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Posted: 10/19/2010 8:59:00 PM EDT
I recently picked up some boxes of both 75gr and 68gr Hornady OTM bullets and found that they are almost identical in dimentions.  I was expecting the 75gr bullet to be longer and intended to use the 68gr bullet in my 1:9 twist barrels and the 75gr in my 1:8 or faster barrels.

I know Dr Roberts recommends the 75gr bullet but in the defensive ammo write up in this forum he suggests (among others) the 68gr bullet if you can't stabilize the heavier bullets.  So what I want to know is, how does Hornady make the 68gr bullet lighter?  Is the jacket thicker which would hinder fragmentation?  If that is the case, how has the 68gr bullet faired in gel testing?  Does anyone have a link to gel testing with the 68gr bullet?  I have found lots of info on the 75gr but have only seen the reference to the 68gr, not any actual pictures or results from testing.

I tried asking Hornady and got very little information in return.  Basically they told me that the 68gr bullet was a match bullet and hadn't been tested for expansion.  So is the 75gr bullet but it has been tested.  I assume the 68gr has been as well if it is a recommended bullet from Dr Roberts.
Link Posted: 10/21/2010 1:23:15 PM EDT
[Last Edit: 10/21/2010 2:07:40 PM EDT by Forgetfull]

Originally Posted By Altair:


I recently picked up some boxes of both 75gr and 68gr Hornady OTM bullets and found that they are almost identical in dimentions.  I was expecting the 75gr bullet to be longer and intended to use the 68gr bullet in my 1:9 twist barrels and the 75gr in my 1:8 or faster barrels.





I know Dr Roberts recommends the 75gr bullet but in the defensive ammo write up in this forum he suggests (among others) the 68gr bullet if you can't stabilize the heavier bullets.  So what I want to know is, how does Hornady make the 68gr bullet lighter?  Is the jacket thicker which would hinder fragmentation?  If that is the case, how has the 68gr bullet faired in gel testing?  Does anyone have a link to gel testing with the 68gr bullet?  I have found lots of info on the 75gr but have only seen the reference to the 68gr, not any actual pictures or results from testing.





I tried asking Hornady and got very little information in return.  Basically they told me that the 68gr bullet was a match bullet and hadn't been tested for expansion.  So is the 75gr bullet but it has been tested.  I assume the 68gr has been as well if it is a recommended bullet from Dr Roberts.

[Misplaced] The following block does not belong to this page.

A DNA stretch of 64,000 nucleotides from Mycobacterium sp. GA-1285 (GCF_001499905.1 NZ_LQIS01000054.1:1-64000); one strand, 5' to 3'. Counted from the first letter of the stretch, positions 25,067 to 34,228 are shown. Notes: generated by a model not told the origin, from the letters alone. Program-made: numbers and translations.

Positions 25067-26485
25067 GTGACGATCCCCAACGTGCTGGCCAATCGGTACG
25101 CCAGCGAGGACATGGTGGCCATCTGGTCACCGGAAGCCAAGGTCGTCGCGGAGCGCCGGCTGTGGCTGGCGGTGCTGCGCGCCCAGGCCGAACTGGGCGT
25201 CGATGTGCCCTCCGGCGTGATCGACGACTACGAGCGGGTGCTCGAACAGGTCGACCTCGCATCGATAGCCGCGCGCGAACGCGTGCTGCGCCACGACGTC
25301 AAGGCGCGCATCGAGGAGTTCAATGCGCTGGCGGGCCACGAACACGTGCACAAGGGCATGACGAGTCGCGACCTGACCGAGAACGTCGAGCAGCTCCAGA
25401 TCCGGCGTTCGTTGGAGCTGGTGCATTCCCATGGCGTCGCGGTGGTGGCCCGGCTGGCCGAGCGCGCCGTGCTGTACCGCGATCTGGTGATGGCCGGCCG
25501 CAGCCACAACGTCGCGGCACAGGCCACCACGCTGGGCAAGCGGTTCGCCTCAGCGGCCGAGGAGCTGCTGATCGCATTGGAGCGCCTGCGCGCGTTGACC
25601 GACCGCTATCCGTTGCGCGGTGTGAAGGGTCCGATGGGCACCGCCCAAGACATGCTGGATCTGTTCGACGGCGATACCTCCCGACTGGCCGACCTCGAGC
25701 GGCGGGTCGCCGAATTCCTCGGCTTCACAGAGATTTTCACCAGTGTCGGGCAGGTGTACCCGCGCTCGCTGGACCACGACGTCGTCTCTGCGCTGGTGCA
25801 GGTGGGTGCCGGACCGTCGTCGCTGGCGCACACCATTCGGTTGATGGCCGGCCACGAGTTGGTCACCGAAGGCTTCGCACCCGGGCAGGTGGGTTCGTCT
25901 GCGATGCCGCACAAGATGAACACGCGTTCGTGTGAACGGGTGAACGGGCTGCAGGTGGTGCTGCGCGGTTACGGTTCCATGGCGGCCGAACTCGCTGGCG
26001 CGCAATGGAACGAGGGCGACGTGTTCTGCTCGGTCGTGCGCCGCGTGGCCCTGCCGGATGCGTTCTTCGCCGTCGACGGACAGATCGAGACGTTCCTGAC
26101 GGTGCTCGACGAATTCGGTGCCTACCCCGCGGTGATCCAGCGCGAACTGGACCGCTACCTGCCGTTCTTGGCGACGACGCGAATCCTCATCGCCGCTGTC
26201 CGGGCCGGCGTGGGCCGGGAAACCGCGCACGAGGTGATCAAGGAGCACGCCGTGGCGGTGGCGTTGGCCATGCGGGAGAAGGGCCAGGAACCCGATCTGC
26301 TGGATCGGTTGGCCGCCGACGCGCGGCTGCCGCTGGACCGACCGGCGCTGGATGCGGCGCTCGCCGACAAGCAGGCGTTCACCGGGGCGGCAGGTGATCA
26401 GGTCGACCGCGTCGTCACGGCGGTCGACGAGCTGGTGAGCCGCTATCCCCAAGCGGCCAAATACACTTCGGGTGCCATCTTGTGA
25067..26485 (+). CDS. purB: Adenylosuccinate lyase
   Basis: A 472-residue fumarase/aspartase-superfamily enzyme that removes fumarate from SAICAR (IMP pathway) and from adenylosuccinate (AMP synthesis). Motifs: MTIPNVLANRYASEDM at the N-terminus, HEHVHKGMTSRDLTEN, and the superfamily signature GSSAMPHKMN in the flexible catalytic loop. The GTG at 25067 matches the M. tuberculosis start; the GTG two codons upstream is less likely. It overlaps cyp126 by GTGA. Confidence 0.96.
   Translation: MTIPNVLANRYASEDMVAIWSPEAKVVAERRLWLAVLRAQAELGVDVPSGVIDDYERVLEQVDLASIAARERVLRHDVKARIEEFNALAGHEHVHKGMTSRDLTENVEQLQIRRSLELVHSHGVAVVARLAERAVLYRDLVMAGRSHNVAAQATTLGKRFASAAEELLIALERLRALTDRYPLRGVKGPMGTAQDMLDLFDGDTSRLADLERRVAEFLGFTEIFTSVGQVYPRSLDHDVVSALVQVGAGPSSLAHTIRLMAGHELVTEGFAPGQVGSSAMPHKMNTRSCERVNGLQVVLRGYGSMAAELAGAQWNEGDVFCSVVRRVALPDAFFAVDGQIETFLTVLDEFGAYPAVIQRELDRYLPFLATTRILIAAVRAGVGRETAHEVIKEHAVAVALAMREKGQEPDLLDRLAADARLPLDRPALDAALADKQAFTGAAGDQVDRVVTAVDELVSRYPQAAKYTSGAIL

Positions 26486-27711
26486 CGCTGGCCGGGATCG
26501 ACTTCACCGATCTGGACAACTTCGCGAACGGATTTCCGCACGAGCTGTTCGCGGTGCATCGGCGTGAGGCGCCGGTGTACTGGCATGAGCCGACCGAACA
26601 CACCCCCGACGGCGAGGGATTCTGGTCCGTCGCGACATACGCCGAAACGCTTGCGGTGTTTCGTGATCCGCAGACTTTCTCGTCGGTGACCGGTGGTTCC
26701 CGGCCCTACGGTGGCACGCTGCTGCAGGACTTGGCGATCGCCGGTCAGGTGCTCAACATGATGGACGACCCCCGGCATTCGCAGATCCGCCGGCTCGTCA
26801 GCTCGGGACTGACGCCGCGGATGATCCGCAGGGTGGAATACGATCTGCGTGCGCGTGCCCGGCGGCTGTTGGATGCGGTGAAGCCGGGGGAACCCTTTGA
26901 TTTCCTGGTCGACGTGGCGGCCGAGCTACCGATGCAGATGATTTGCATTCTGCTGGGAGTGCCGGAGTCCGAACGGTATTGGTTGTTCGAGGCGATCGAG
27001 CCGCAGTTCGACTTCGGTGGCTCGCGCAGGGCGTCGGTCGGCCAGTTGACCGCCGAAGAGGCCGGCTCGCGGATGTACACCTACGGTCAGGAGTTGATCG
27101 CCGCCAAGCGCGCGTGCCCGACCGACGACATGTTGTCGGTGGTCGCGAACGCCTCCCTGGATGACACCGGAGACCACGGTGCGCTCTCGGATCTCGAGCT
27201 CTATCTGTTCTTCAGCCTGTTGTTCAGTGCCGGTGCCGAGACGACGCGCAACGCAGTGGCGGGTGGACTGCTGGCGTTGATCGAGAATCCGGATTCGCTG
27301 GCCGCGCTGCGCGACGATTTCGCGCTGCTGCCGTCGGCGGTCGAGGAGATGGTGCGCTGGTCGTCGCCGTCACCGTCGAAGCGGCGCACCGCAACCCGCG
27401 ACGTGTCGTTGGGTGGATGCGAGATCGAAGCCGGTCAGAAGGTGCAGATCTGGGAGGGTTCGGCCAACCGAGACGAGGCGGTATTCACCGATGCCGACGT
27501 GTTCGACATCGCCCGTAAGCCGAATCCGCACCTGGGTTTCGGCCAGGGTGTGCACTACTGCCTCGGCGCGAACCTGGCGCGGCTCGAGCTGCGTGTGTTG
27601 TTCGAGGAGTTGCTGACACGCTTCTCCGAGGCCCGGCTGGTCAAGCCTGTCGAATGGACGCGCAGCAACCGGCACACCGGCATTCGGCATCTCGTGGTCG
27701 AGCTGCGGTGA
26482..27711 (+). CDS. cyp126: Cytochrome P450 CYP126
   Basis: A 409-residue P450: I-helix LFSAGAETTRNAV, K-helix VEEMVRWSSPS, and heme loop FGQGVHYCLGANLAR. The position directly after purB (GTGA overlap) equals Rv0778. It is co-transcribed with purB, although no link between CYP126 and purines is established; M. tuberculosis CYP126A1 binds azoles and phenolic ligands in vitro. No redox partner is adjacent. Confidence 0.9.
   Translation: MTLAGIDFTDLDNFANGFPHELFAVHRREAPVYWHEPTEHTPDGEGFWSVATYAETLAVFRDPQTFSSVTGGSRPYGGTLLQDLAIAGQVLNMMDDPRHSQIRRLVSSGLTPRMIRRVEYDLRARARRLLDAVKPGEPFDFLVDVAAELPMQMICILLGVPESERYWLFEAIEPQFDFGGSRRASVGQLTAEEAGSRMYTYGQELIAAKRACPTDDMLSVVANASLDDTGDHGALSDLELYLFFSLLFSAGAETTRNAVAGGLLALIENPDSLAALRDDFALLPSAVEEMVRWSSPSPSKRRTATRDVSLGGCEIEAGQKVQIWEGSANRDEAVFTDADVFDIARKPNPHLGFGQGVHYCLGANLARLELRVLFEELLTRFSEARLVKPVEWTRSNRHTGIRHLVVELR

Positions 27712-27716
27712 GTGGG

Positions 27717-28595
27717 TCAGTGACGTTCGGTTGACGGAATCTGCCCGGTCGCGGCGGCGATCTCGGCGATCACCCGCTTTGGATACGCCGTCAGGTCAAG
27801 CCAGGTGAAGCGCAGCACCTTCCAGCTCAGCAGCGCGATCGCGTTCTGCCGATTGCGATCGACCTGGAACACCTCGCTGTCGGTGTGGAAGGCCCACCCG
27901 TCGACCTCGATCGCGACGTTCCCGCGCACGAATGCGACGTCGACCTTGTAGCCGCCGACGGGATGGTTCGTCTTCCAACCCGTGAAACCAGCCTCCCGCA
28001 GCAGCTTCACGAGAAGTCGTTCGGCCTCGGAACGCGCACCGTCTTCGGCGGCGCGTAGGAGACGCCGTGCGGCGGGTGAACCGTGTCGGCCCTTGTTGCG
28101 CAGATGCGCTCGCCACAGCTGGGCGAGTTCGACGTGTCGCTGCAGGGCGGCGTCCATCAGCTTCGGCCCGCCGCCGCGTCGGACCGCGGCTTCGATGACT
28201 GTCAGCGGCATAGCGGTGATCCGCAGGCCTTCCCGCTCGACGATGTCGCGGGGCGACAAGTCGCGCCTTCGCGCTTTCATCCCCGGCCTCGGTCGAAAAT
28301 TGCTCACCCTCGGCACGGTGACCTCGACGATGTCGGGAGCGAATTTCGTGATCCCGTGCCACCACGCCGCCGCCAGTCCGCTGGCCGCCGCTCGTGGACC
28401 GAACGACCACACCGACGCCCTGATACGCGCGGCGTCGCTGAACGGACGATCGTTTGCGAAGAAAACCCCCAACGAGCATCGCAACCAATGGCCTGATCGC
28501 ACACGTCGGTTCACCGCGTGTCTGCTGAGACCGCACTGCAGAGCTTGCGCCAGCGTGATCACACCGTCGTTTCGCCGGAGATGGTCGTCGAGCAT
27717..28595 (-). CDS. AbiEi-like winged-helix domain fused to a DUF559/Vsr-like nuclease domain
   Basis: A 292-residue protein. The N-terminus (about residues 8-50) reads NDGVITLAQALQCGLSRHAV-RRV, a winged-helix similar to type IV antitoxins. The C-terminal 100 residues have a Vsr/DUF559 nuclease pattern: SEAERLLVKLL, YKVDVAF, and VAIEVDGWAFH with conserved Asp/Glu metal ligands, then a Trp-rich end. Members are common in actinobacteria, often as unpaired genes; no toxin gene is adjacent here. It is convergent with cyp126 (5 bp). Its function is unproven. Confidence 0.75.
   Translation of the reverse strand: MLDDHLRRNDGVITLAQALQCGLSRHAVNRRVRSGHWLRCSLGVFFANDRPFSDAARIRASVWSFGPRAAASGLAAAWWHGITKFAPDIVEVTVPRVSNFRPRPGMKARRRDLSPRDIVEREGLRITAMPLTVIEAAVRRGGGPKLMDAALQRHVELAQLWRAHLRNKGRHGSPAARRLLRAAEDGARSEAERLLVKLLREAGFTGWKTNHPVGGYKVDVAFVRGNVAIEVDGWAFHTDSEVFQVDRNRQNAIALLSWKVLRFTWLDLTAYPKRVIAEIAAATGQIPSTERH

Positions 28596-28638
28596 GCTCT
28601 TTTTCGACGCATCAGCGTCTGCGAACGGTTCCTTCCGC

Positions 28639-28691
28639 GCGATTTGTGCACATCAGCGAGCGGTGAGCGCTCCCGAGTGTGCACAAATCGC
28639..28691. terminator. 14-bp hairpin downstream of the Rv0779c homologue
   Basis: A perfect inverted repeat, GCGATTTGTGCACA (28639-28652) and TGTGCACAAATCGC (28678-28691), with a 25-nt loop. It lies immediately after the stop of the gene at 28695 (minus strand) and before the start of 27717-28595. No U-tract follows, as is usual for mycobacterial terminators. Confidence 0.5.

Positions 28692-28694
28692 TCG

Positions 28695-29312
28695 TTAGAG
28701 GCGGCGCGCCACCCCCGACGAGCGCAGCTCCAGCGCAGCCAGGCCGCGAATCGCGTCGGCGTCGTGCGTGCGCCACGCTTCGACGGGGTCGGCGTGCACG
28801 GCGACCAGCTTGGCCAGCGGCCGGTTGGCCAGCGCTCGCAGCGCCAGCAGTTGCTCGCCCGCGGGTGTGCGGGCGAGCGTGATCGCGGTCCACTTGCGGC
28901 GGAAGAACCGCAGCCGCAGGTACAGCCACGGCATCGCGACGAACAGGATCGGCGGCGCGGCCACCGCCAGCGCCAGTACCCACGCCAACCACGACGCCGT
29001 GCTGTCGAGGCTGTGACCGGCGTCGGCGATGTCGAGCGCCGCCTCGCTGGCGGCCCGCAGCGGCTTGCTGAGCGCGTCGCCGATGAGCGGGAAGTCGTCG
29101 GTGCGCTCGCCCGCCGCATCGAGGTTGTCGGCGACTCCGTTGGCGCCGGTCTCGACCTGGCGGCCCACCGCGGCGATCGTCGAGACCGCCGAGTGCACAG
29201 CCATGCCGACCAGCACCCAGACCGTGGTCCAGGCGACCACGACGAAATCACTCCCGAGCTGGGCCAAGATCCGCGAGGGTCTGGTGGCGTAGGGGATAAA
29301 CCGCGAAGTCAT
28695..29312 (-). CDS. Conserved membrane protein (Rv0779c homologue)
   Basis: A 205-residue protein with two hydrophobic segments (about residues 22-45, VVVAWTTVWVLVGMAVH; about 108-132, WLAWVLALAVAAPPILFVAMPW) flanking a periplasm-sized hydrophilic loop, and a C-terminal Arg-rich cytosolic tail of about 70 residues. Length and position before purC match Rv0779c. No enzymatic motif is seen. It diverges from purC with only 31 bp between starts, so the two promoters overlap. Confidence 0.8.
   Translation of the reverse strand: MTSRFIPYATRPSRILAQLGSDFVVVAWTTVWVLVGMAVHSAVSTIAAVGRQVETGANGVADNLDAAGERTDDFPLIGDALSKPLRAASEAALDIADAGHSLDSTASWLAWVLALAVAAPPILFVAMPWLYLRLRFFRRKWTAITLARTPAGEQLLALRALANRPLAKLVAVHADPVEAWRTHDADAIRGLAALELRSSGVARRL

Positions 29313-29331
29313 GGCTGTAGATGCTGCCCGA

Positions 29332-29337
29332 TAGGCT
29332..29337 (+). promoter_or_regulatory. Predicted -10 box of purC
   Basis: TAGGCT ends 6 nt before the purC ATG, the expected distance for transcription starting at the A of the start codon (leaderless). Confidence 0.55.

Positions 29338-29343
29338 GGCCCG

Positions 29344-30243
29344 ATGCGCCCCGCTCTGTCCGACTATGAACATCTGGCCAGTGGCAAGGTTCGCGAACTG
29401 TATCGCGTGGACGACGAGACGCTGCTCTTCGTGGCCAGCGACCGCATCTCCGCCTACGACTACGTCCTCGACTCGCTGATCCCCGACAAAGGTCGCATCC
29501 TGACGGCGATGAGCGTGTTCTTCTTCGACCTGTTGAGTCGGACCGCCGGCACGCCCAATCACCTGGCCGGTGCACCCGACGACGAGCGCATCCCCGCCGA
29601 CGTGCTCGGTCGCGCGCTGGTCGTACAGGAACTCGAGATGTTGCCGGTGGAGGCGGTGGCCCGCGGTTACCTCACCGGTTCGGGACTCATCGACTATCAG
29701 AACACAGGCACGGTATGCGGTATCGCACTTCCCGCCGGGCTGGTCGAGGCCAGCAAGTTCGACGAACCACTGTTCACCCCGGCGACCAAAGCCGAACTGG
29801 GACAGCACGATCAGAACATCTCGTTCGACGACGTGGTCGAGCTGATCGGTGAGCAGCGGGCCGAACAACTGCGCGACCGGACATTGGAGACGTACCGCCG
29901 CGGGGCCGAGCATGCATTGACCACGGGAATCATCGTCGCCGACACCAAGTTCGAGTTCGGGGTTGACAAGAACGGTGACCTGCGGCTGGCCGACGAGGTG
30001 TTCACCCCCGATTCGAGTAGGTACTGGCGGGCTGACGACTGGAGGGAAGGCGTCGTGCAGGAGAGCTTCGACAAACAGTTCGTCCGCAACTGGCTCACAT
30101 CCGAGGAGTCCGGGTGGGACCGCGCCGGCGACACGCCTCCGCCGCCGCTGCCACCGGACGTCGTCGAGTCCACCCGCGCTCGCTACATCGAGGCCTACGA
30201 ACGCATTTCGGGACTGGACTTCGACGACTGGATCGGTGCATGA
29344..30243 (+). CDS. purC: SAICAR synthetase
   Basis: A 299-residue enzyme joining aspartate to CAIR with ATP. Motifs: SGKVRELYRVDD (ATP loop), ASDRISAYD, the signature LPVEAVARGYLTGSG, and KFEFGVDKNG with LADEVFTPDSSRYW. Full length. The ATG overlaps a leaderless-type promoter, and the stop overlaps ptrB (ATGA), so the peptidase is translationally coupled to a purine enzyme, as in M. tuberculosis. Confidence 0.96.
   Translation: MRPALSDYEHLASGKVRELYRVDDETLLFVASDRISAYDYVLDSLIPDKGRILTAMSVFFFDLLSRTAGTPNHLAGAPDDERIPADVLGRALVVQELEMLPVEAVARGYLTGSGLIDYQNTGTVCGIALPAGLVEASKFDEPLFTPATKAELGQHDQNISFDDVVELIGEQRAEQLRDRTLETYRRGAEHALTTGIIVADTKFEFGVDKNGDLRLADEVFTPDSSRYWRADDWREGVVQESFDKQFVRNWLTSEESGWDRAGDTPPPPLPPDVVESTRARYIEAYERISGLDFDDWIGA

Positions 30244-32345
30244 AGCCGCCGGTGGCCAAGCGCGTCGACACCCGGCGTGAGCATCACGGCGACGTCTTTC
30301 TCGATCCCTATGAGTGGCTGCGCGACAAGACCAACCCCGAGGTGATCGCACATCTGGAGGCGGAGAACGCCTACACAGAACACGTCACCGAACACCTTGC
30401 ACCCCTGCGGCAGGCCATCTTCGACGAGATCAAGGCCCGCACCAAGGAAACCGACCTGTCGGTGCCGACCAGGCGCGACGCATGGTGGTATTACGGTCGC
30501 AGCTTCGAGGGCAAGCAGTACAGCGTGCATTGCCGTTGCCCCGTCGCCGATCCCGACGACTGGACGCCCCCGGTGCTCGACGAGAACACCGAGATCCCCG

The 68gr is shorter than the 75. The 75 is just set deeper in the case. The 223 cartage for magazine fed guns must have a certain OAL in order to fit in the magazine.

Maybe not

Link Posted: 10/21/2010 4:47:32 PM EDT
Im not exactly sure why they are the same length but not all 1:9 twists will stabilize the 68gr.

I thin the conical part on the top of the projectile on the 68gr doesnt have as much lead in it as the 75gr do, so that part is mainly hollow while its mostly filled on the 75gr.
Link Posted: 10/21/2010 9:17:38 PM EDT
I checked with a caliper and it turns out they aren't exactly the same length.  The 68gr averaged .979" and the 75gr averaged .986".  That said, I can't imagine .007" being enough to make the 75gr bullet 10.3% heavier.  It either has to be a thicker jacket, a larger hollow tip, or a combination of the two to account for the lighter 68gr bullet.  

Maybe I'll try to cut both in half to compare but I've not been able to get the nice clean cuts I've seen pictures of here.  All I have is a dremel tool with a cutoff wheel and they end up looking like hack jobs (because they are).
Link Posted: 10/28/2010 6:47:17 AM EDT
Originally Posted By Altair:
 Maybe I'll try to cut both in half to compare but I've not been able to get the nice clean cuts I've seen pictures of here.  All I have is a dremel tool with a cutoff wheel and they end up looking like hack jobs (because they are).


Take a very small paper cup. Fill with epoxy. Carefully place bullet into expoxy. When epoxy dries cut bullet in half.  You can use a fine grit wet sand paper to clean up the edges
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